Ravendale & Eskdale Railway
“Two beautifully restored camping coaches – lovingly brought back to live – a must for all rail enthusiasts.” - VisitEngland Assessor
Elmira and Maid of Kent – both camping coaches – have been lovingly brought back to life and their fascinating history is now on display to be admired. As you step on board, abe transported to a bygone era. The carriage’s original features have been uncovered and sympathetically restored. From the ‘Pullman Car No.’ plaques in the lounge, to the beautiful marquetry that has been delicately repaired. Both offer elegance, comfort, and a sense of nostalgia. You do not need to be a train enthusiast to appreciate the splendour and importance of these special camping coaches. Entrance: Steps lead up to the entrance vestibule, ample space for coats and walking boots. This is the end of the carriage and has two doors. The front door is accessed via a set of steps (quite steep). Elmira - the rear door leads to the fire escape ramp, a set of steps lead down to the communal grassed garden area at the rear of the coach. Maid of Kent – exit from the rear door leads down to the fenced patio area and fire escape ramp. There is a gate on the fenced patio area that leads to the communal grass garden area. Please ensure children and dogs are always supervised. Kitchen: The compact yet fully equipped kitchen includes a two-ring electric enamel hob, electric countertop oven and grill, microwave, fridge with a freezer box, full size sink and drainer. There is also a kettle and toaster, cutlery and crockery, plus plenty of storage. Opposite the kitchen is a storage cupboard where you will find an iron and ironing board, clothes airer, vacuum cleaner and dustpan and brush. Lounge: Reupholstered original Pullman seats form part of the dining area which comfortably seats 4-5 people. Additional furniture includes a handmade bench and sofa, set of three mahogany tables and pull-out extra ‘bed in a box’ single bed. TV with FreeSat and Wi-Fi. There are several plug/USB sockets throughout. Electric wood burning stove and electric heating. Master en-suite bedroom: Double bed. Plenty of hanging space, including a coat stand, shelves, as well as room under the bed for bags or suitcases. There is room for a travel cot (not supplied). White modern en-suite with vanity unit, shower and toilet, plus heated towel rail. Main bathroom: The white modern suite includes a vanity sink, toilet and shower, plus heated towel rail. Second bedroom: The compact second bedroom comprises twin beds with central bolster and a three shelve unit for storage. These beds can be zipped together to form a king size bed. Outside area: Elmira - just beside the entrance at the front is a paved patio area with seating. Behind the carriage is a grassed area overlooking the line. This area is shared with the guests staying in Maid of Kent. Maid of Kent - behind the carriage is a paved fenced patio area which overlooks the line. Beside the patio is a grassed area accessed by a gate, shared with guests staying in Elmira. The front of the carriage overlooks a sensory garden.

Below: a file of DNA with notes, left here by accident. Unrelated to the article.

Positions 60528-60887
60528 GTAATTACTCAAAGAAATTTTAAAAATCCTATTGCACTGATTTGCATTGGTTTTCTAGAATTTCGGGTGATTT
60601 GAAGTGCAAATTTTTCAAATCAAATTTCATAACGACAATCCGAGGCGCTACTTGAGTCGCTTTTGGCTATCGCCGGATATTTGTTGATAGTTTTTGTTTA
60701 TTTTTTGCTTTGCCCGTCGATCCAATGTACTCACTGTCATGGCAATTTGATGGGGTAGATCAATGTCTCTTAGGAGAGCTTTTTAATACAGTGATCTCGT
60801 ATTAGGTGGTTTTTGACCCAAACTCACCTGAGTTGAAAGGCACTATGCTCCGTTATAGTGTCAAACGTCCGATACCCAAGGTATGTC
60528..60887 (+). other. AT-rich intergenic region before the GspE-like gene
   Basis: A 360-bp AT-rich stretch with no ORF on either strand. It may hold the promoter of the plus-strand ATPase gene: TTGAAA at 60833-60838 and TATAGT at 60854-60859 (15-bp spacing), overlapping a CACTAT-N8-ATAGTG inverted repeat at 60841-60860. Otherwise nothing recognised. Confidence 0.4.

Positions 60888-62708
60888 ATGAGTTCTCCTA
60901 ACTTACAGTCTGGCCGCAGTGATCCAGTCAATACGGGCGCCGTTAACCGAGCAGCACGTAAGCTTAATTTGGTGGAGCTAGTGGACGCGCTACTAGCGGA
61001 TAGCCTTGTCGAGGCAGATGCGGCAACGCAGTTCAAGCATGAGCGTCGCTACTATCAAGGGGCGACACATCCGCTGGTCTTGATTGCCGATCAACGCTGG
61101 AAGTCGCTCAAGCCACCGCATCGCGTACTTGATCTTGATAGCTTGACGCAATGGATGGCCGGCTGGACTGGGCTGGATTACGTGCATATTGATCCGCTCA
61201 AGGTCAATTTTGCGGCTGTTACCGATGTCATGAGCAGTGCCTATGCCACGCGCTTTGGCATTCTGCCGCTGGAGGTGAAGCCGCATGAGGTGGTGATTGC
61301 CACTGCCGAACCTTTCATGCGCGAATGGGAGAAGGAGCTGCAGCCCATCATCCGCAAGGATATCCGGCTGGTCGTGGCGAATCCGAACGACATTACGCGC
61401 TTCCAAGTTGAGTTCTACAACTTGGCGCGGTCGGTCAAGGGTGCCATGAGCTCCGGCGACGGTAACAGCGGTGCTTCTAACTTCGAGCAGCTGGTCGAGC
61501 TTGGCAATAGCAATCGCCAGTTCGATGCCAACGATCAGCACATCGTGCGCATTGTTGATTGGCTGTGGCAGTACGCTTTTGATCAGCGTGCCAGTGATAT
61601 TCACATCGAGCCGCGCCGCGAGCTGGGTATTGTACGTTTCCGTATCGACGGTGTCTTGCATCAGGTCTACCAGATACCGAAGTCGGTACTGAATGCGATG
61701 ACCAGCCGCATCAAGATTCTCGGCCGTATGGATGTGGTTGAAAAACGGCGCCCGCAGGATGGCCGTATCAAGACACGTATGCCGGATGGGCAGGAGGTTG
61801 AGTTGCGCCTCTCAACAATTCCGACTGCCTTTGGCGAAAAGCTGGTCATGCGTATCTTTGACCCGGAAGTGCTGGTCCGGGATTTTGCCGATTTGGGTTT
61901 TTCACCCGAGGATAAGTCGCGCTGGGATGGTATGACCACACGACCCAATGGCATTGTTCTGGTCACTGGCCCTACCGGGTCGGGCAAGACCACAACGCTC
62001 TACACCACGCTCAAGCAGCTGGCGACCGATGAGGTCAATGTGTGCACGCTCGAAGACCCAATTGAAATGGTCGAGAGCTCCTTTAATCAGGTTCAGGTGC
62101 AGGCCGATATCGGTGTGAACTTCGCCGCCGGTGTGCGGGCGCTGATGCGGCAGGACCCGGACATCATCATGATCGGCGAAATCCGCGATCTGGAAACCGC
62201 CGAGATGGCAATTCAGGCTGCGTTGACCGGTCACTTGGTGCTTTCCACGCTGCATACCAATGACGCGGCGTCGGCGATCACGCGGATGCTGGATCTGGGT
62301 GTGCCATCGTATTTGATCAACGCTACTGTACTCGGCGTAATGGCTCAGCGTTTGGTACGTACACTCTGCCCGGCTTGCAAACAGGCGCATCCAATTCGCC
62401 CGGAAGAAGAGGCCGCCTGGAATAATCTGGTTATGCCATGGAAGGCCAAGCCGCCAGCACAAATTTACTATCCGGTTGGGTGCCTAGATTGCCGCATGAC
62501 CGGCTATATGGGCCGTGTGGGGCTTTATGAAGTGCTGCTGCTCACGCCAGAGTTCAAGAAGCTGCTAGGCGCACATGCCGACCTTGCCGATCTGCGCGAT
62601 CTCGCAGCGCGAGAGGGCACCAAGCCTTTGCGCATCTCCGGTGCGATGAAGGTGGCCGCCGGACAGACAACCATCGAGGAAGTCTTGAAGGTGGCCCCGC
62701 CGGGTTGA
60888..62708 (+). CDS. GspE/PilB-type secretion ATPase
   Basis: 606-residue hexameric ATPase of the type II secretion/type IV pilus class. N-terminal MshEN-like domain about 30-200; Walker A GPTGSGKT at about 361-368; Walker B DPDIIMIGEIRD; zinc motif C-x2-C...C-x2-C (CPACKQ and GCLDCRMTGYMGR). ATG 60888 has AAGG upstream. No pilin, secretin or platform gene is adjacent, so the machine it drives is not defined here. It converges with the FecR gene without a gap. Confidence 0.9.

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About the area
Cumbria's rugged yet beautiful landscape is best known for the Lake District National Park that sits within its boundaries. It’s famous for Lake Windermere, England’s largest lake, and Derwent Water, ‘Queen of the English Lakes'. This beautiful countryside once inspired William Wordsworth and his home, Dove Cottage, in Grasmere is a popular museum. Another place of literary pilgrimage is Hill Top, home of Beatrix Potter, located near Windermere. Tom Kitten, Samuel Whiskers and Jemima Puddleduck were all created here.
Much of Cumbria is often overlooked in favour of the Lake Distirct. In the south, the Lune Valley remains as lovely as it was when Turner painted it. The coast is also a secret gem. With its wide cobbled streets, spacious green and views of the Solway Firth, Silloth is a fine Victorian seaside resort. Other towns along this coastline include Whitehaven, Workington and Maryport. Carlisle is well worth a look – once a Roman camp, its red-brick cathedral dates back to the early 12th century and its 11th-century castle was built by William Rufus.
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